We all know that by normal convention, yield is calculated as the annual dividend/coupon/interest amount divided by the current price of the security, which is current yield. However, some investors, instead of using current price, used the entry price as the denominator. This is also known as yield on cost. They would prefer to look at this version of yield as they wanted to know the returns based on their initial investment amount.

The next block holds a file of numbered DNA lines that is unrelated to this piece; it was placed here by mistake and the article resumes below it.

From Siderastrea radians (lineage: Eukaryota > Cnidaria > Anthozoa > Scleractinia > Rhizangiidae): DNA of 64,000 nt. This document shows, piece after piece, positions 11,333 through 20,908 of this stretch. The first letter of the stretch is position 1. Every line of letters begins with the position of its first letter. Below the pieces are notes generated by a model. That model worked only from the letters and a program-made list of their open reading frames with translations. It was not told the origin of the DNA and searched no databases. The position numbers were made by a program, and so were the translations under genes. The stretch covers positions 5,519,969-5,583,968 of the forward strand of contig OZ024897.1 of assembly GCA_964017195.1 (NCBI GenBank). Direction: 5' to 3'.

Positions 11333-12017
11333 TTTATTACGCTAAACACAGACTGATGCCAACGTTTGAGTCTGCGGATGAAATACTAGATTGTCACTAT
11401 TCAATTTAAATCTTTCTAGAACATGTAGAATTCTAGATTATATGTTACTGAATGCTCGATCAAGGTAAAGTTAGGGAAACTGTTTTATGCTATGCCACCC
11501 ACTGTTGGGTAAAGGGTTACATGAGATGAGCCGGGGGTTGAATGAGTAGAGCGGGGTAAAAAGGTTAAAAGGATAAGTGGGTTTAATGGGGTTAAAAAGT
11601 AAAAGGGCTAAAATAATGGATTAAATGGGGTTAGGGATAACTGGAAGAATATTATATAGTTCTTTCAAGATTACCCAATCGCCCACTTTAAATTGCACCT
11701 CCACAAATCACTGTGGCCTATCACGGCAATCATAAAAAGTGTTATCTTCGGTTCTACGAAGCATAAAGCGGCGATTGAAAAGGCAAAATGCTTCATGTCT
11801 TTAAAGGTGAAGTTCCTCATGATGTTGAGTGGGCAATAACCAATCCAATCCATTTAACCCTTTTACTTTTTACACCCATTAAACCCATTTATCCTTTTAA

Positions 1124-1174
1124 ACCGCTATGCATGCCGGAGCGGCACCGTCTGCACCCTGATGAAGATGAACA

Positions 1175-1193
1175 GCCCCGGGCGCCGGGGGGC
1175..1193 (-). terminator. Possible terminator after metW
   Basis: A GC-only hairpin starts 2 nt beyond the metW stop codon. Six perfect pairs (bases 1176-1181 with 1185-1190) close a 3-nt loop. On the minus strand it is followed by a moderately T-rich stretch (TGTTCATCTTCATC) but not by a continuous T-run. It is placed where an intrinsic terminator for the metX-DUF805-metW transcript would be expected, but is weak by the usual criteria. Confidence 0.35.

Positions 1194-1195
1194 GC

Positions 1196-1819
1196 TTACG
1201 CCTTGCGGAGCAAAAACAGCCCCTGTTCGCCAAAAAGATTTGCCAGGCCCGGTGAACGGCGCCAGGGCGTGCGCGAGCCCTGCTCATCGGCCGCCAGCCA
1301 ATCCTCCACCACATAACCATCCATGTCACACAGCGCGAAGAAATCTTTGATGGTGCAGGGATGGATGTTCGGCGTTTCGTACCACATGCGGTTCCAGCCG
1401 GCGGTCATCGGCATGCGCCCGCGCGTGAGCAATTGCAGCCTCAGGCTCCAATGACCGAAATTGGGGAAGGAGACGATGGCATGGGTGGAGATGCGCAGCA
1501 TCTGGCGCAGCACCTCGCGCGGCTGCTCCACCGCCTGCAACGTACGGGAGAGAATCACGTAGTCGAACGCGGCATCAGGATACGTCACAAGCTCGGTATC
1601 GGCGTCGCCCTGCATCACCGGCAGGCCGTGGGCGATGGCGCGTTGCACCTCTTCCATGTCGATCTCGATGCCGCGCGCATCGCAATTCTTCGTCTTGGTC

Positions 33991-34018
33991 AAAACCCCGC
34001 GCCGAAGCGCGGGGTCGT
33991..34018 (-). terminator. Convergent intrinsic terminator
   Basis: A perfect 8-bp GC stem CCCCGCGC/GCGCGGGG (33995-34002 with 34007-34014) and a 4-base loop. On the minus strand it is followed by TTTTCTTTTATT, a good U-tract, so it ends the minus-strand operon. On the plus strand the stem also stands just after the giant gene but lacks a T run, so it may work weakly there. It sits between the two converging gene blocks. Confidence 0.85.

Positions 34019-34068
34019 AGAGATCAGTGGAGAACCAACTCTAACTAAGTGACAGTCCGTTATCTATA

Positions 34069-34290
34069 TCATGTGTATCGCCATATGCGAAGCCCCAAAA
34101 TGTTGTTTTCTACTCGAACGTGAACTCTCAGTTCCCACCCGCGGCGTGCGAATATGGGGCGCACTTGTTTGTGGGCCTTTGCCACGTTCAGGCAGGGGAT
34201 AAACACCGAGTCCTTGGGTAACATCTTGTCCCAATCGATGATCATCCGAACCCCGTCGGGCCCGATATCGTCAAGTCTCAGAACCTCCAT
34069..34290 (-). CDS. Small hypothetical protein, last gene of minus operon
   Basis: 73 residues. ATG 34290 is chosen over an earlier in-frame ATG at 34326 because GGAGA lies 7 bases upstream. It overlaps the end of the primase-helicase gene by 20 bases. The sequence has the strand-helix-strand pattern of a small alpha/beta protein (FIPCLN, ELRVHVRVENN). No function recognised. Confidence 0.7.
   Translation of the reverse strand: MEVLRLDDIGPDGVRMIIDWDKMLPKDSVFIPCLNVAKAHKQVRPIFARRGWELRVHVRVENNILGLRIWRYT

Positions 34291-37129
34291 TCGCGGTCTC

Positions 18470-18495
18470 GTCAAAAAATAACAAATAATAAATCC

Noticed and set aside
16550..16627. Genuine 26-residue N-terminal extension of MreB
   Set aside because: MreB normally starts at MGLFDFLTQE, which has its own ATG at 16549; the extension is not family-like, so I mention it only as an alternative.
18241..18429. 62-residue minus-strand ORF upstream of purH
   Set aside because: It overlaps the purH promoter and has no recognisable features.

For example, a person bought Company A’s shares at $1.00 a few years ago. Fast forward to the present day, the share price had risen to $1.50.  If the current year dividend was $0.15, the “normal convention” would be $0.15/$1.50 = 10%, but to him/her who uses yield on cost, it would be $0.15/$1.00 = 15%.
 
Do note that for yield on cost, we would have to take in …